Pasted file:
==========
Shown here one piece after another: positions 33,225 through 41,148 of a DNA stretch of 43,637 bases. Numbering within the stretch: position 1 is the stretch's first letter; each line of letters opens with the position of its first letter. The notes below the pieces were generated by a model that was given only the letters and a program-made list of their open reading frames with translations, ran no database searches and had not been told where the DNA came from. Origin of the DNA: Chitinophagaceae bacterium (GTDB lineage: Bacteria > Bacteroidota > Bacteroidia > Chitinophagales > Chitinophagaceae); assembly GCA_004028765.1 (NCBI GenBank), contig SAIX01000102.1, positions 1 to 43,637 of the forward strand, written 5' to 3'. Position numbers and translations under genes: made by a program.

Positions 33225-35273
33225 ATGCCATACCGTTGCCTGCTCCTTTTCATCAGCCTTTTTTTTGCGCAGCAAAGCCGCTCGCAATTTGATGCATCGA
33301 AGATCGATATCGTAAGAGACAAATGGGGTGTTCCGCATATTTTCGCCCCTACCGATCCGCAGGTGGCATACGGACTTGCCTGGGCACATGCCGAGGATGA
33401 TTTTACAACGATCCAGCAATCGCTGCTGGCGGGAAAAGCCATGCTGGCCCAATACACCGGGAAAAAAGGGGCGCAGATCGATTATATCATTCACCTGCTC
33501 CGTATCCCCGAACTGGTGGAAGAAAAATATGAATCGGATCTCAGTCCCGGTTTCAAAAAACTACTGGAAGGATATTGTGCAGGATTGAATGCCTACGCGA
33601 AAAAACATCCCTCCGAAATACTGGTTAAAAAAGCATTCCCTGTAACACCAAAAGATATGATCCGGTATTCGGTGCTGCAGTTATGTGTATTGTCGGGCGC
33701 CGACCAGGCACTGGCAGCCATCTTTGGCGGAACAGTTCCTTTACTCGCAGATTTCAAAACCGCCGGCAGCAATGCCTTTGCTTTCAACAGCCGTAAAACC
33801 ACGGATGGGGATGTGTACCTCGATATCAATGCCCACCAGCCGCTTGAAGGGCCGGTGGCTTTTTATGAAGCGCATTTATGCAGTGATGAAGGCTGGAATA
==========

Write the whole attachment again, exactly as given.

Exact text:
Shown here one piece after another: positions 33,225 through 41,148 of a DNA stretch of 43,637 bases. Numbering within the stretch: position 1 is the stretch's first letter; each line of letters opens with the position of its first letter. The notes below the pieces were generated by a model that was given only the letters and a program-made list of their open reading frames with translations, ran no database searches and had not been told where the DNA came from. Origin of the DNA: Chitinophagaceae bacterium (GTDB lineage: Bacteria > Bacteroidota > Bacteroidia > Chitinophagales > Chitinophagaceae); assembly GCA_004028765.1 (NCBI GenBank), contig SAIX01000102.1, positions 1 to 43,637 of the forward strand, written 5' to 3'. Position numbers and translations under genes: made by a program.

Positions 33225-35273
33225 ATGCCATACCGTTGCCTGCTCCTTTTCATCAGCCTTTTTTTTGCGCAGCAAAGCCGCTCGCAATTTGATGCATCGA
33301 AGATCGATATCGTAAGAGACAAATGGGGTGTTCCGCATATTTTCGCCCCTACCGATCCGCAGGTGGCATACGGACTTGCCTGGGCACATGCCGAGGATGA
33401 TTTTACAACGATCCAGCAATCGCTGCTGGCGGGAAAAGCCATGCTGGCCCAATACACCGGGAAAAAAGGGGCGCAGATCGATTATATCATTCACCTGCTC
33501 CGTATCCCCGAACTGGTGGAAGAAAAATATGAATCGGATCTCAGTCCCGGTTTCAAAAAACTACTGGAAGGATATTGTGCAGGATTGAATGCCTACGCGA
33601 AAAAACATCCCTCCGAAATACTGGTTAAAAAAGCATTCCCTGTAACACCAAAAGATATGATCCGGTATTCGGTGCTGCAGTTATGTGTATTGTCGGGCGC
33701 CGACCAGGCACTGGCAGCCATCTTTGGCGGAACAGTTCCTTTACTCGCAGATTTCAAAACCGCCGGCAGCAATGCCTTTGCTTTCAACAGCCGTAAAACC
33801 ACGGATGGGGATGTGTACCTCGATATCAATGCCCACCAGCCGCTTGAAGGGCCGGTGGCTTTTTATGAAGCGCATTTATGCAGTGATGAAGGCTGGAATA